Does winter have you feeling like...

Woman sitting, holding her legs and crying with a dark cloud over her head.

-- People illustrations by Storyset from Freepik

If you feel moody and listless every time winter rolls around, it's possible you have a form of depression called Seasonal Affective Disorder, also known as SAD.

What Is Seasonal Affective Disorder?

The main feature of SAD is that you notice that your mood shifts along with the calendar.

Chart: Symptoms:ranky, crave carbs and sweets, sad, lack of motivation, blah, tired, moody, want to stay in bed, depressed.

Who Gets SAD?

  • SAD is most common in regions of the world where light decreases during winter.

  • People who already suffer from depression may see their symptoms worsen when light decreases.

  • The majority (80%) of people who have SAD are women.

Chart depicting 80% women, 20% men.

In Canada, about 2-5% of the population have severe symptoms; 10-15% of the population have mild symptoms, and another 25-35% experience the "winter blues."

icon of Canada

Quiz

Who is more likely to experience Seasonal Affective Disorder?

Tom, a man who lives in Puerto Rico.

Gerta, a woman who lives in Alaska.

Why Does It Happen?

According to the Mayo Clinic: and NIMH

  1. The changes in seasons disrupt some people's biological clock ("circadian rythm").

    icon of clock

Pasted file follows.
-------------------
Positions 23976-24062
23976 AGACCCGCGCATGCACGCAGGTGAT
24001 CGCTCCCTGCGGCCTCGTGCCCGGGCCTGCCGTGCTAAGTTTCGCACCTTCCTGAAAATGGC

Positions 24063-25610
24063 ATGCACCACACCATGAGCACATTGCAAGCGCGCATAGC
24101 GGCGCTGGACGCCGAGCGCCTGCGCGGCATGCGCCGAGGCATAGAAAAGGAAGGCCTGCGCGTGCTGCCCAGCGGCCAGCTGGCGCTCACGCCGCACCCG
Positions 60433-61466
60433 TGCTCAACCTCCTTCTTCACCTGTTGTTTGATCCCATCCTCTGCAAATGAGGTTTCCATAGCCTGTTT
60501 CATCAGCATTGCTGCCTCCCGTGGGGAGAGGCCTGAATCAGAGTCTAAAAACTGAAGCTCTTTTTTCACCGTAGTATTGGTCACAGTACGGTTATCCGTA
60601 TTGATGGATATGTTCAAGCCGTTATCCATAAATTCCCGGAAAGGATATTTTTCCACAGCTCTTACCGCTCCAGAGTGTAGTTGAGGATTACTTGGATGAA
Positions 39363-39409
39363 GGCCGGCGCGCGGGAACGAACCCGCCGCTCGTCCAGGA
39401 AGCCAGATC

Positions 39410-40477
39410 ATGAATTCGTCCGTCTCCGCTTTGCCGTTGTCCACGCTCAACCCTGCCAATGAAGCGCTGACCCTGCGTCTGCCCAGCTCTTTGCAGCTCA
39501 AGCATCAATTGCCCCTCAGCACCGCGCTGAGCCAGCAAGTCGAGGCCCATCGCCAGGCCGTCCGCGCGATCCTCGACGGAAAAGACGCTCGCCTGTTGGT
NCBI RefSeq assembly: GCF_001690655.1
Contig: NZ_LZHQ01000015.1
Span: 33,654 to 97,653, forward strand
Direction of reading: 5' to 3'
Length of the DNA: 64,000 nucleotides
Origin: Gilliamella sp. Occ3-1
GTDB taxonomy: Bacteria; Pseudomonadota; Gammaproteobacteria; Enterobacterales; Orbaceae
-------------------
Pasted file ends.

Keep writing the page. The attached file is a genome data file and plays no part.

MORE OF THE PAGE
2. Certain chemicals in the body are affected and this can impact mood and behavior negatively.

icon of chemical combination

As a result of these chemical imbalances:

  • Serotonin, a brain chemical that affects mood, decreases.

  • Melatonin, a chemical that affects our sleep patterns and mood, increases.

icon of scale

Combat SAD

Hands forming a heart with sunlight streaming through

Light therapy is one of the best options!

It usually starts working within a few days to a few weeks.

  1. Use a light therapy lamp for 30-45 minutes each day.

  2. Try a dawn simulator, an alarm clock-type device that exposes you to gradual light as you wake in the morning.

  3. Make an effort to get outside or sit by a sunny window each day.

Other Helpful Actions

Action Changes Things

  • Self-care, such as a healthy diet and exercise, keeps your body strong.

  • Spending time with friends and loved ones can raise your spirits.

  • Psychotherapy (especially Cognitive Behavioral Therapy ) can help you identify and change negative thoughts and behaviors that may be making you feel worse.

  • Tryptophan, an over-the-counter supplement, helps promote depleted serotonin levels.

  • Consider taking prescription medication if your symptoms are moderate to severe. If taken before the symptoms appear , it can fend off SAD.

icon of people talking

Be sure to consult with your doctor or therapist to determine which treatment is best for you!

Take Action

For effective ways to alleviate the symptoms of SAD:

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This Byte has been authored by

MD

Mary Ellen D'Intino

Learning Designer